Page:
CLL patients who develop neutropenia and/or leukopenia during treatment may need to have their therapy interrupted until their blood counts improve or to have the dose of therapeutic drug reduced. As a result, these patients do not receive optimal benefit from treatment with FCR.

Current CCO guidelines do not recommend the routine use of granulocyte colony-stimulating factor (GCSF) as either a primary or secondary prophylaxis in patients with CLL. However, the authors of the guidelines do state that selected patients with recurrent infections who are experiencing some benefit from their chemotherapy may benefit from GCSF to reduce infectious morbidity.8 In the CLL-8 study, 45% of patients in the FCR group and 23% of patients in the FC group received GCSF.5 Administration of GCSF was mandated in the event of grade 3/4 neutropenia with fever >38.5 °C or hypothermia, either with or without suspected or documented infection.

Purpose of this document

At the present time, no Canadian consensus on the best approach to administering the FCR regimen in patients with CLL has been established. The lack of consensus on best practices for preventing and managing infusion-related reactions and hematological adverse events, such as neutropenia or cytopenia, has led hospitals across Canada to develop FCR treatment algorithms that can provide the optimal benefit for their patients. While dose reductions for renal toxicities appear to be standard across most hospitals, there are variations in practices for preventing and managing infusion-related reactions in CLL patients with high tumour burden and elevated WBC counts.

In order to facilitate discussion toward establishing a Canadian consensus, this paper will discuss some Canadian practices for managing infusion-related reactions, with a focus on a meeting which took place in Ottawa on November 2010 and the subsequent development at The Ottawa Hospital (TOH) of a novel treatment algorithm for the administration of the FCR regimen in CLL.

Current options used to modify the rituximab administration protocol for CLL

Various options have been tried to minimize the risk of cytokinedependent infusion-related reactions. These options include administering rituximab at a reduced infusion rate for the first infusion, splitting the dose over two days for the first cycle, or omitting rituximab from the first cycle. However, limited data exist in the literature to guide clinicians on how to optimally administer rituximab when treating CLL.

The approach to managing patients at high risk of developing an infusion reaction differs from centre to centre within Ontario. For example, the current practice for rituximab infusions in patients with CLL at the Juravinski Hospital and Cancer Centre (JHCC) in Hamilton is to split the dose of rituximab over two days in patients who have absolute lymphocyte counts ≥25 x 109/L. In these patients, rituximab (50 mg/m2) is given on day 1 and rituximab (325 mg/m2) is given on day 2. For patients who do not exhibit a reaction with the first infusion, subsequent infusions may be given as a rapid infusion. In contrast, the preference at Princess Margaret Hospital (PMH) in Toronto is to slow down the rate of infusion in patients with high WBC counts. (Table 1)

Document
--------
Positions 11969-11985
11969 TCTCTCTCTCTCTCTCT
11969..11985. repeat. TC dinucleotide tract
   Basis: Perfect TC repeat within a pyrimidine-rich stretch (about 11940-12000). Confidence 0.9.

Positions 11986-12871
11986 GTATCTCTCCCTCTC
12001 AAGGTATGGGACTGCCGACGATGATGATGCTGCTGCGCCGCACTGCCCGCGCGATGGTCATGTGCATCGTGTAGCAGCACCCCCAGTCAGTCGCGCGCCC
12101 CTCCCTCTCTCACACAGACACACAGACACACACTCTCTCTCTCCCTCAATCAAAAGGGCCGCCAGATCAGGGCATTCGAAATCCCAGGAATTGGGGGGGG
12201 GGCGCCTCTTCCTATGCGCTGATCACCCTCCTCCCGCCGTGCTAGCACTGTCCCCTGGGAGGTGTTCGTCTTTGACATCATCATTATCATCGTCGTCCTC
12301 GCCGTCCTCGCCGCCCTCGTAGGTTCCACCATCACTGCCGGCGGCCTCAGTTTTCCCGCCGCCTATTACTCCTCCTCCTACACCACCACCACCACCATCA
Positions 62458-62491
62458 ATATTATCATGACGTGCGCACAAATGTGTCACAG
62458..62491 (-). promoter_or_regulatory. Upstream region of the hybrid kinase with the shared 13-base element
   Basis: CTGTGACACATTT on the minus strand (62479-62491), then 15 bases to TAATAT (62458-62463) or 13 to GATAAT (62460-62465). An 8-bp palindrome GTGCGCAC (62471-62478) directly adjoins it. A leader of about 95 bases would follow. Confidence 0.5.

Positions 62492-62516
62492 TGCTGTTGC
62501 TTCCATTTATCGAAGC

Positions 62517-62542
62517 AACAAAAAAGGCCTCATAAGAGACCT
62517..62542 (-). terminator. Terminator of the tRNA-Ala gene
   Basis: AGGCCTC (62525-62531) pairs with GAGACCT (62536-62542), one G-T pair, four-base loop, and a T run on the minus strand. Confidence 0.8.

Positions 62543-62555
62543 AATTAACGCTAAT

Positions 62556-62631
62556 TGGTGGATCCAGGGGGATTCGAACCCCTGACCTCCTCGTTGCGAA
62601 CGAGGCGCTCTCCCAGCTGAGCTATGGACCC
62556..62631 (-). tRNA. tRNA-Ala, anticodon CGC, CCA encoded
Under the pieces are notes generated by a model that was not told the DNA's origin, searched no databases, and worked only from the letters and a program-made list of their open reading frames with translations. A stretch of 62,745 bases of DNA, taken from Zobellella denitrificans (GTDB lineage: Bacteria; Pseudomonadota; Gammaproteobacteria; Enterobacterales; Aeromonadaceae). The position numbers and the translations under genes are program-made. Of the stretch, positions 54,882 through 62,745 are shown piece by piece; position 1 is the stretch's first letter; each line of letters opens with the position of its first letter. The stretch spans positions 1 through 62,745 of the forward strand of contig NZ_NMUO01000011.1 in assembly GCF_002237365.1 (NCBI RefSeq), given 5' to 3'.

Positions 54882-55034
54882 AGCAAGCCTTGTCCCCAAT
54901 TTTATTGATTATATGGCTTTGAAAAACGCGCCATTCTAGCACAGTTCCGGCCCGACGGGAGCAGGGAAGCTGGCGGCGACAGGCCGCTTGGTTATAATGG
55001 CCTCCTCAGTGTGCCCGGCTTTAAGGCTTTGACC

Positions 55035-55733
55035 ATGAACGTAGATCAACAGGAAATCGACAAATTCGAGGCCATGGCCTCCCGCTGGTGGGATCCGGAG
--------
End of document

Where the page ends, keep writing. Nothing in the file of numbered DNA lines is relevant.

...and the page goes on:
The Ottawa Hospital meeting

In May 2010, CCO approved funding of rituximab in Ontario for the first-line treatment of CLL when combined with a fludarabine-based regimen. CCO funding has resulted in an increased use of rituximab across Ontario, but clear guidelines for its administration in CLL are lacking.

In November 2010, a meeting of pharmacists and nurses from TOH was convened to discuss the optimal manner in which the FCR regimen could be administered in treatmentnaïve patients with CLL. Topics tabled for discussion at the meeting included:

  • Pre-medications to prevent infusion reactions;
  • Managing patients with high tumour burden;
  • Managing hematological toxicities, infectious complications, and renal and hepatic impairment;
  • Oral fludarabine versus intravenous fludarabine for dosing flexibility.

During the discussion, participants agreed that since patients with CLL tend to exhibit more reactions to rituximab in cycle 1 (and sometimes even in cycle 2), the team would focus their immediate efforts on refining the FCR treatment protocol to prevent infusion-related reactions.